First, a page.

Monday November 27, 2017

Witnessing Malawi Work Firsthand

University of Dayton alumnus Jim O’Brien '78 took a personal approach to supporting students' work in Malawi, Africa. In late June, he traveled with a faculty delegation on a nine-day trip to the southeastern African nation, where both the University and the Marianists have been active community builders.

In Malawi, O’Brien watched construction of the new Wasambo High School that opened in September in Sangilo Village, with workers making bricks and mixing cement by hand. He also saw University of Dayton students working with Malawian university students to research important local issues such as deforestation, women’s empowerment and the interactions among nongovernmental organizations working in the area.

The inspiration for O'Brien's trip was a student presentation to the College of Arts and Sciences advisory council about the Human Rights Center’s Malawi Research Practicum on Rights and Development. Even with 20 hours of flying and six hours of driving, O'Brien said the trip was worth every minute.

“The thing that impressed me was the UD students were very involved with the local community people,” said O’Brien, who gave a presentation about his trip at the advisory council’s annual fall meeting. “They were each connected with a student from the University of Livingstonia, which is about 30 miles away. They were working hand-in-glove with those people, which made the experience so much better.”

O’Brien, who holds a bachelor’s degree in mathematics from the University of Dayton and a master’s of business administration from the University of Chicago, retired in 2015 as chief operating officer of Cantillon Capital Management. In 2013, he joined the 16-member advisory council, which assists College Dean Jason Pierce and other administrators in continuously improving the quality of the College’s educational programs and the value they create for constituents.

Pierce led the Malawi delegation, which also included Connie Bowman, department of teacher education chair, and Novea McIntosh, co-director of the University’s Urban Teacher Academy.

Malawi, a landlocked country about the size of Pennsylvania, is one of the world’s least-developed countries, with about 80 percent of its population employed in agriculture. Nearly 47 percent of its population is younger than 14, and more than 16 percent of all children are orphans and vulnerable children.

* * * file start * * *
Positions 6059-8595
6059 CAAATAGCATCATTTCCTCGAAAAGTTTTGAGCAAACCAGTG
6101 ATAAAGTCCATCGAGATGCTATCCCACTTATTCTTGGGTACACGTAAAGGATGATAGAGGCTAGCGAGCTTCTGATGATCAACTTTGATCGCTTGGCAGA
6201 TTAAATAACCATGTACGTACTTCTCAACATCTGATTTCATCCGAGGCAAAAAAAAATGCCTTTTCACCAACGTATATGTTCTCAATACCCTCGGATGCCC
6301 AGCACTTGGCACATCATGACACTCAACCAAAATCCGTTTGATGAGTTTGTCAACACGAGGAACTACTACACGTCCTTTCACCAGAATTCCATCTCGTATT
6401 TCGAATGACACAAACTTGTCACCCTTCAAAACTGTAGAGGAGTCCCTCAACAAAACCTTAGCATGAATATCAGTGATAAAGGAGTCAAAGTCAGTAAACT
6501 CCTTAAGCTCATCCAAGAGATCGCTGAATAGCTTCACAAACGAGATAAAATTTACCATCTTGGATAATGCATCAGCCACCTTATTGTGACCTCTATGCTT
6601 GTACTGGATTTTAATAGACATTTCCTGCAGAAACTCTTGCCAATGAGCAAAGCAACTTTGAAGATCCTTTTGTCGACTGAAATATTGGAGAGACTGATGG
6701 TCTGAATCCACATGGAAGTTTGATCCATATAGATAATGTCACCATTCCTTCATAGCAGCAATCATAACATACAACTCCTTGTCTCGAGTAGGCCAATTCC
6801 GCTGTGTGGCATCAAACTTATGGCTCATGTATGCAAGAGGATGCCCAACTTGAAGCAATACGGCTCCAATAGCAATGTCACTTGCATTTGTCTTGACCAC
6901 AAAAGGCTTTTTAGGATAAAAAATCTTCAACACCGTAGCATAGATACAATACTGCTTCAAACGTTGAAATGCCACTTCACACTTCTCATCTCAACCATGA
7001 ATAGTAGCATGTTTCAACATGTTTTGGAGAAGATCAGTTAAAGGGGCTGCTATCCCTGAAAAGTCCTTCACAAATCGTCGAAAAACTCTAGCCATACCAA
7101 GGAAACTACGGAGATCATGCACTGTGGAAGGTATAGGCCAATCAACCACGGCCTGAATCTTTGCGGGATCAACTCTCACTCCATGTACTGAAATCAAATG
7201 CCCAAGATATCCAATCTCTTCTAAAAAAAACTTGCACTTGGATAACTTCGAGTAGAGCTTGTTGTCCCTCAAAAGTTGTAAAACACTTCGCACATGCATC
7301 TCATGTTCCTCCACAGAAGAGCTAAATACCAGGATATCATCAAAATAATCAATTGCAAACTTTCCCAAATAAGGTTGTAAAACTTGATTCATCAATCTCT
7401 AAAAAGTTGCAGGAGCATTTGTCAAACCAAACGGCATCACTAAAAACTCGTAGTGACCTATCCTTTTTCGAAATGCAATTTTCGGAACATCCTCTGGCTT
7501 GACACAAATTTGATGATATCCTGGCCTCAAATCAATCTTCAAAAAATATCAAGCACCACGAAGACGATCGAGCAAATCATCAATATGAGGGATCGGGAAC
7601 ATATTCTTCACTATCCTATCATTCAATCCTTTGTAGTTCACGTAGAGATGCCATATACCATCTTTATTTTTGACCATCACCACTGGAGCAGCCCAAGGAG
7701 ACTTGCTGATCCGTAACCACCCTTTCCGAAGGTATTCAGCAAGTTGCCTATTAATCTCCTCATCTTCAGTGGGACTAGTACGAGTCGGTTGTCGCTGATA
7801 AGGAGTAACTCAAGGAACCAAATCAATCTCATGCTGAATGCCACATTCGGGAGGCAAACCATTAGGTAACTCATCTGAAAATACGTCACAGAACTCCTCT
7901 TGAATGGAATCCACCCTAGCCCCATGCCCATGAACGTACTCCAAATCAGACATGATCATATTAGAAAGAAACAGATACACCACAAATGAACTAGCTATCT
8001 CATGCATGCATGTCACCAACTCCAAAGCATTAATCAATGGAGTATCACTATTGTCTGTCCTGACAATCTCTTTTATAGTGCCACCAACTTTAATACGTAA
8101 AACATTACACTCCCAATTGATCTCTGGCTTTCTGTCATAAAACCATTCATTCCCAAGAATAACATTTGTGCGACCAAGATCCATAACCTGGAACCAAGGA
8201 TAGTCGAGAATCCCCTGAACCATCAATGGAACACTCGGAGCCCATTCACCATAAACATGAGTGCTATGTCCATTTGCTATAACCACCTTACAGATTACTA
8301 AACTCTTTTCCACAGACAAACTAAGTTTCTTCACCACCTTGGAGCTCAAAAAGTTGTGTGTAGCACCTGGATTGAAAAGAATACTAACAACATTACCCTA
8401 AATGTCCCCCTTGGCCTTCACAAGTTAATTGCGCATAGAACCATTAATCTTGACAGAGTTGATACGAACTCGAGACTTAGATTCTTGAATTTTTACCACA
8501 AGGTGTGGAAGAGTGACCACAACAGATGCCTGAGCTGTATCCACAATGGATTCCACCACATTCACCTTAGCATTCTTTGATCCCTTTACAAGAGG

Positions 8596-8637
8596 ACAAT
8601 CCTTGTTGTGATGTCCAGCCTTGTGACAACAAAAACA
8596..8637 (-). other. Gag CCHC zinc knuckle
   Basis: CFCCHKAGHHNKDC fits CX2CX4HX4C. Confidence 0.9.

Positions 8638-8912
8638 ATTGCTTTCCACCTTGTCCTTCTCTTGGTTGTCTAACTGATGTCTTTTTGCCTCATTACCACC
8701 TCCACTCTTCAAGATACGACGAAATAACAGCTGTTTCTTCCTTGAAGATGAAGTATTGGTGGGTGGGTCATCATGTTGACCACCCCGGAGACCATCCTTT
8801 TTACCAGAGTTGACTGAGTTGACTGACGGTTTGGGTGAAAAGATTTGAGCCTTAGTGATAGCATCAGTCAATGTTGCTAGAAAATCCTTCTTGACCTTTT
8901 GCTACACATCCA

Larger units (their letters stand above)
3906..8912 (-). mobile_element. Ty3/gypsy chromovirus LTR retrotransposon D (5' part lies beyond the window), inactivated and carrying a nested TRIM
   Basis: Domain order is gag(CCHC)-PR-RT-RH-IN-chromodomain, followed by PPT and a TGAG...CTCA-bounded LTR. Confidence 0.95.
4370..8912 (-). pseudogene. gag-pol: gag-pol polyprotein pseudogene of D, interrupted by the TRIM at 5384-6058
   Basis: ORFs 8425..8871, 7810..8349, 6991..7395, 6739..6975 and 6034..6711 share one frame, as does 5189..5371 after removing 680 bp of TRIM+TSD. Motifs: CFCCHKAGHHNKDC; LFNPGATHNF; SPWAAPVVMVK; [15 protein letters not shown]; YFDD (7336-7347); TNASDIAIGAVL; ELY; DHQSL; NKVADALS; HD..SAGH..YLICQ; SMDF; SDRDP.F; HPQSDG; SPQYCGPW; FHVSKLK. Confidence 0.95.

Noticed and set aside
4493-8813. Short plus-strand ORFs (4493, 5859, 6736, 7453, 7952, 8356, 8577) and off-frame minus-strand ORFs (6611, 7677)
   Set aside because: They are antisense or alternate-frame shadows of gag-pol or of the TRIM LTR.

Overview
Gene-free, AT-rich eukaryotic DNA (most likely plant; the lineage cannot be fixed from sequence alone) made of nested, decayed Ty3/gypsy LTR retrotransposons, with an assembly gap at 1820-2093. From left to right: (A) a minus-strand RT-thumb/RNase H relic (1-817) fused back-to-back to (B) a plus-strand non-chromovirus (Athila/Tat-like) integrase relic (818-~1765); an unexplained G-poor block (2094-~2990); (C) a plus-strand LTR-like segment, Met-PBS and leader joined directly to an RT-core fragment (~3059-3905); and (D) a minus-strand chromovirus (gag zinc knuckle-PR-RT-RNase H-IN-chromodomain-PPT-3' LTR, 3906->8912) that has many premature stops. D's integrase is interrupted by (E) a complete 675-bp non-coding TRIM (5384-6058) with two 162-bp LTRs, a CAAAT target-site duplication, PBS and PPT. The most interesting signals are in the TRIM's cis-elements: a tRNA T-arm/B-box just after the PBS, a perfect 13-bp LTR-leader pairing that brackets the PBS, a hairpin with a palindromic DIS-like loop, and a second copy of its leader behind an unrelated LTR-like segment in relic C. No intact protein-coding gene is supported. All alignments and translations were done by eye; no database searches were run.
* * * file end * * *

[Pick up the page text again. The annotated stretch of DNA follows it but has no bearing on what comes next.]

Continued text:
Nearly 1 million orphans and vulnerable children have lost one or both parents to AIDS. According to UNICEF, 20 percent of Malawian households are looking after orphans and vulnerable children, and many of these households are headed by girls, women and elderly women.

“The country was dramatically impacted by AIDS, so there’s almost a missing generation of mostly men,” O’Brien said. “There are many women who are responsible for themselves, their children and their brothers’ and sisters’ children at the same time.”

The University has a number of Malawi initiatives in partnership with Determined to Develop, a Karonga-based nongovernmental organization founded by University alumnus Matt Maroon ’06. Since 2011, the School of Engineering’s ETHOS program has worked with Malawians on projects such as potable water and the Wasambo High School construction. The Malawi Research Practicum on Rights and Development launched in 2013.

This year, Bowman and McIntosh visited numerous schools in Malawi and worked with Wasambo High School teachers on professional and curriculum development. University of Dayton teacher education students will continue that work there starting next summer.

Bowman said her greatest experience was meeting and speaking with Malawian students. At one rural school, she noticed that a student had written the name of the Columbus, Ohio, rap-rock band Twenty One Pilots on the blackboard.

“I had the opportunity to let the students know that the group was from Ohio and that is where the University of Dayton is located, and how surprised I was to see that they knew this group,” Bowman said. “It was interesting relating UD and Dayton to this band.”

In September, nearly 80 students started classes at Wasambo High School. The first phase is a boarding school that serves boys from up to several hundred miles away. The long-term plan also includes a girl’s high school and a technical college.

Malawi citizens have a legal right to primary education, but secondary education isn’t guaranteed. Only about 18 percent of students who complete eighth grade attend high school, largely because of limited capacity at existing schools.

“There is significant need in Malawi for additional secondary schools, particularly schools like Wasambo that blend the traditional curriculum with leadership and social justice instruction,” Pierce said. “From my perspective, the construction and launch of Wasambo is a great example of students from across the University coming together to help advance the common good. It’s transforming a community in Malawi, as well as the perspectives and aspirations of our students who spend time in and learning from that community.”

O’Brien also sees the value in continuing to send University students to Malawi to work with Maroon and Determined to Develop.

“I was just happy to see what Matt has built and to talk about building leaders that come from someplace like UD to create this environment there,” O’Brien said. “It is really incredible what he has done.”

- Dave Larsen, communication coordinator, College of Arts and Sciences

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